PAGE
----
It's difficult to conjure up exactly how we all felt on Sept. 12, 2001, the day after the worst attacks on U.S. soil in history, yet as a country, we'll never be able to forget it.
The attacks on lower Manhattan and the Pentagon, as well as the economic environment that existed at that time, exposed our vulnerabilities and left us scared about the future.
The goal of the terrorists was not only to make us fear for our lives but also to devastate the core of our economy, the clockwork system of supply and demand that keeps us moving forward and has enabled this country to continue unparalleled growth since its birth. Were they successful? It's a tough question to even entertain, but it's an important one.
Whenever there is pain in the markets, it's natural to wonder if -- and to fear -- that pain will last forever. When the markets closed in the days after Sept. 11, it was natural to conclude that the economic strain we were experiencing then would never get better and in fact only get worse.
Even now, as we experience the anxiety caused by housing troubles, employment declines and the weakening consumer, it's hard to see the light at the end of the tunnel. But by looking at the aftermath of Sept. 11 and its backdrop, we can better understand our current environment.
Then and Now
Although we didn't know it at the time, 2001 found us in the middle of an economic recession, powered in part by the deflating of the Internet boom from the '90s. We were also blind to the corruption of mega-cap titans like Enron, Worldcom, Tyco, HealthSouth and Adelphia, which was about to hit the markets in 2002 with a force that carried the bear market into a record third year, driving the
that year down by more than 20%.
The pain in some areas persisted. The commodities, often considered terrorism hedges, have doubled or tripled since 2001; crude oil is up from the low $20s to the upper $70s (fueling enormous gains for companies like
, up from $200 billion in sales in 2001 to $365 billion in 2006 -- and their shareholders). Gasoline went from a 2001 average of $1.66 a gallon to as high as $4 before settling down to the high $2 range, and gold has soared from $270 an ounce to above $700.
Still, none of this has slowed down an economy that was initially fueled by Greenspan's 13 rate cuts from 2001-03 and then by improved corporate profits across the board among S&P 500 companies.
Just take a look at the numbers: On Sept. 10, 2001, the S&P 500 closed at 1092. Right now, despite falling over 100 points from its 52-week high, the S&P 500 is 33% higher, at 1453. The
, still reeling from the dot-com bust, closed at 1695 on Sept. 10, 2001, already down 31% on the year. At 2,559 as of the close yesterday, the Nasdaq is now 51% higher than then, even after hitting a low of 1102 in October 2002.
Nor have revenues suffered, as many feared they would after Sept. 11. Many large-caps, in fact, benefiting from the demise of their less-funded peers in the dot-com bust, have roared forward.
revenues in the year ended June 2001 were $25 billion; in the year ended June 2007, they were up to $51 billion.
, despite its recent stock market troubles, has seen revenues rise from $717 million in 2001 to over $6 billion in 2006;
, probably the best proxy for the consumer, has seen sales rise from $191 billion in 2001 to $344 billion in 2006.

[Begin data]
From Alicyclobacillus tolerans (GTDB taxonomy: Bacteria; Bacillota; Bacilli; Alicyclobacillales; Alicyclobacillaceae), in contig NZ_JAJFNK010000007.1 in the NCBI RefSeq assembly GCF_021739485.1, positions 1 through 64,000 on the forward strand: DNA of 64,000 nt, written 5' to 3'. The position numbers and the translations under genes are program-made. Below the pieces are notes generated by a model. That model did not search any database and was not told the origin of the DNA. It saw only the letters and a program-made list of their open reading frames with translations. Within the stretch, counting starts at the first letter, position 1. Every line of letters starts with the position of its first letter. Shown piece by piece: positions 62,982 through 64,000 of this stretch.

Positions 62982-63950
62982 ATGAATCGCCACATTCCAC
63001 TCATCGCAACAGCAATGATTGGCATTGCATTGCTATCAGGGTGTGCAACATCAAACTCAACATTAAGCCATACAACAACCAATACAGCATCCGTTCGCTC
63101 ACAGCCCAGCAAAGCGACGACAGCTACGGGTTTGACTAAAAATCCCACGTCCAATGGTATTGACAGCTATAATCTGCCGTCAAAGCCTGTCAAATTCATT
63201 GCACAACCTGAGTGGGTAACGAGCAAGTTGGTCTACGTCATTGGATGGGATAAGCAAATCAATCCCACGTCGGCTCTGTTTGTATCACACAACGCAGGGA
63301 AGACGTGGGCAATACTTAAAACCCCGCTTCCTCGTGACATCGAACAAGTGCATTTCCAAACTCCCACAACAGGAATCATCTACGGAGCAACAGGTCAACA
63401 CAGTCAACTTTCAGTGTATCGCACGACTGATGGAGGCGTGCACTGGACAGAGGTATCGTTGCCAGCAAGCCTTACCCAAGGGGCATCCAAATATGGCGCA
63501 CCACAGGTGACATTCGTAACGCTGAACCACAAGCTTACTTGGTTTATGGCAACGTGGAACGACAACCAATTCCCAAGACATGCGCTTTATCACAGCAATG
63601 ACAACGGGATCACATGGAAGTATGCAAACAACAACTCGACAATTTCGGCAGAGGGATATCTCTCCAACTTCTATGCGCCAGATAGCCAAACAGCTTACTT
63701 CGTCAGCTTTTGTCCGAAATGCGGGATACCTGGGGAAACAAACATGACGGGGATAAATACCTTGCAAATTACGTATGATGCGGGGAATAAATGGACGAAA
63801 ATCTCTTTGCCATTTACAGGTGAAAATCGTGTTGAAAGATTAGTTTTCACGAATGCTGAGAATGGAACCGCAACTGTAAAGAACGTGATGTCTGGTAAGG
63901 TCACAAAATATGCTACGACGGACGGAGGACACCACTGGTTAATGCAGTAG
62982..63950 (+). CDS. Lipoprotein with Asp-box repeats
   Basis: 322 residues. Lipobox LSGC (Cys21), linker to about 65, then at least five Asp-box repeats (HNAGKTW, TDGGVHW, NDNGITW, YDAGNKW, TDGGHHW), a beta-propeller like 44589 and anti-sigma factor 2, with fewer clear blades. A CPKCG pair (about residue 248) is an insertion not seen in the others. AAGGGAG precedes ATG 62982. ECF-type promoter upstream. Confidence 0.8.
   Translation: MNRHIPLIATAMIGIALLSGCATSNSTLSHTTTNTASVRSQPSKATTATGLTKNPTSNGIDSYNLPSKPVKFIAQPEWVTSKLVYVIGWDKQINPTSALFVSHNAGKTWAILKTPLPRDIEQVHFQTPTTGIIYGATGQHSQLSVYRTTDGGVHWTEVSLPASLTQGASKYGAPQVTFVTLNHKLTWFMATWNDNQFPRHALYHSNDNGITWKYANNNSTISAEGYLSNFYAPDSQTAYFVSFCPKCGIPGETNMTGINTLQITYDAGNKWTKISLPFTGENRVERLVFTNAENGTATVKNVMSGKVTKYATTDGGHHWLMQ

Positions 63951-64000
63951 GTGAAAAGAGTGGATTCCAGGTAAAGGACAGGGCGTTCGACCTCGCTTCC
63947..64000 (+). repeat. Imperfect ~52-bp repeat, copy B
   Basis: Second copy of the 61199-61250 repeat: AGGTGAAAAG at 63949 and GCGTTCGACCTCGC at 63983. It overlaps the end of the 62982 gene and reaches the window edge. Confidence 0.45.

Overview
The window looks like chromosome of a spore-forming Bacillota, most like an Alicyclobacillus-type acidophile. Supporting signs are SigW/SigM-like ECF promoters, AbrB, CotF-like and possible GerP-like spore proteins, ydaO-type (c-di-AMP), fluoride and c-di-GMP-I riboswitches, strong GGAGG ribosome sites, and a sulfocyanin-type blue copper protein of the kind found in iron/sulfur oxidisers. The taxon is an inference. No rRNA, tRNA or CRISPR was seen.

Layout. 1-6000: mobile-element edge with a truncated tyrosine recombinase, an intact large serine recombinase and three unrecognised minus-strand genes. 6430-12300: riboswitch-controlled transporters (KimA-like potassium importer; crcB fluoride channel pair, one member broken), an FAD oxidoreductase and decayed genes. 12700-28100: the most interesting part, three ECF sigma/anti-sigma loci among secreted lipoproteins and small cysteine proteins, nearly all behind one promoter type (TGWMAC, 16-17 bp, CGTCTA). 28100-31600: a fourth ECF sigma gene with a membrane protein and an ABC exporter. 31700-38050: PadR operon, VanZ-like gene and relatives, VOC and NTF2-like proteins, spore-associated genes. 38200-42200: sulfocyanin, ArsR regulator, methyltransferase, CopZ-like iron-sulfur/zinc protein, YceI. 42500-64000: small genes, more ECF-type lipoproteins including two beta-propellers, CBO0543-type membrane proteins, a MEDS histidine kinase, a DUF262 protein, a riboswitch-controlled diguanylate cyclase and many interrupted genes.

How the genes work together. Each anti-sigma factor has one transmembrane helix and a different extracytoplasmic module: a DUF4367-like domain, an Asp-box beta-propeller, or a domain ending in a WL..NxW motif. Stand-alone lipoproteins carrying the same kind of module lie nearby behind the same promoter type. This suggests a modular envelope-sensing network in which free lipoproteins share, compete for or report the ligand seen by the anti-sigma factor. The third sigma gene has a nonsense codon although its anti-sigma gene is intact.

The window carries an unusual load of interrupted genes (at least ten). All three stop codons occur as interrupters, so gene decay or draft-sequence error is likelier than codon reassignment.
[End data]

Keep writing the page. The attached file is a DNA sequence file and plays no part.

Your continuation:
The chart below shows corporate profits after tax since Sept. 11, as compiled by the Commerce Department:
The rise has been steady, as have the incomes of the employees of companies:
Companies have also been returning their profits to shareholders via
dividends at a rate almost double that of Sept. 11, 2001:
In other words, despite fears that the boom in our economy is related to just the Greenspan-inspired liquidity, quite a different picture has been created. Corporate profits have boomed, leading to increased income and return of cash to shareholders via dividends.
Are these profits fueled by debt? Not at all. Net debt of the S&P 500, excluding financial companies, has actually fallen 11% since 2001 to $984 billion, according to a
The Road Ahead
Sept. 11 was devastating both emotionally and financially for the entire U.S. Set in the background of the dot-com bust, recession and industry littered with corruption, it could have been the final blow to an otherwise fragile economy. Instead, as can be seen from the numbers above, the resilience of corporate America, investors and the consumer catapulted us repeatedly to all-time highs in profits, revenues, balance sheet stability and stock prices.
Would it have been worthwhile to bet against America these past six years? No, absolutely not. Look at the CSFB Dedicated Short Bias Index, which is comprised of hedge funds that focus on short selling (that is, betting against the market). This index, despite Sept. 11 and all the other weak economic features described above, was actually negative in 2001. Betting against the U.S. has not been profitable.
Nor will it be now, with everyone worried about housing, employment and the consumer. Cycles happen, and we've dealt with issues far worse than these. And, like in the aftermath of Sept. 11, we fortunately have much to look forward to.
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At the time of publication, Altucher and/or his fund had no positions in stocks mentioned, although positions may change at any time.
James Altucher is president of Stockpickr LLC, a wholly owned subsidiary of TheStreet.com and part of its network of Web properties, and a managing partner at Formula Capital, an alternative asset management firm that runs a fund of hedge funds. He is also a weekly columnist for
The Financial Times
and the author of
Trade Like a Hedge Fund
Trade Like Warren Buffett
. Under no circumstances does the information in this column represent a recommendation to buy or sell stocks. Altucher appreciates your feedback;
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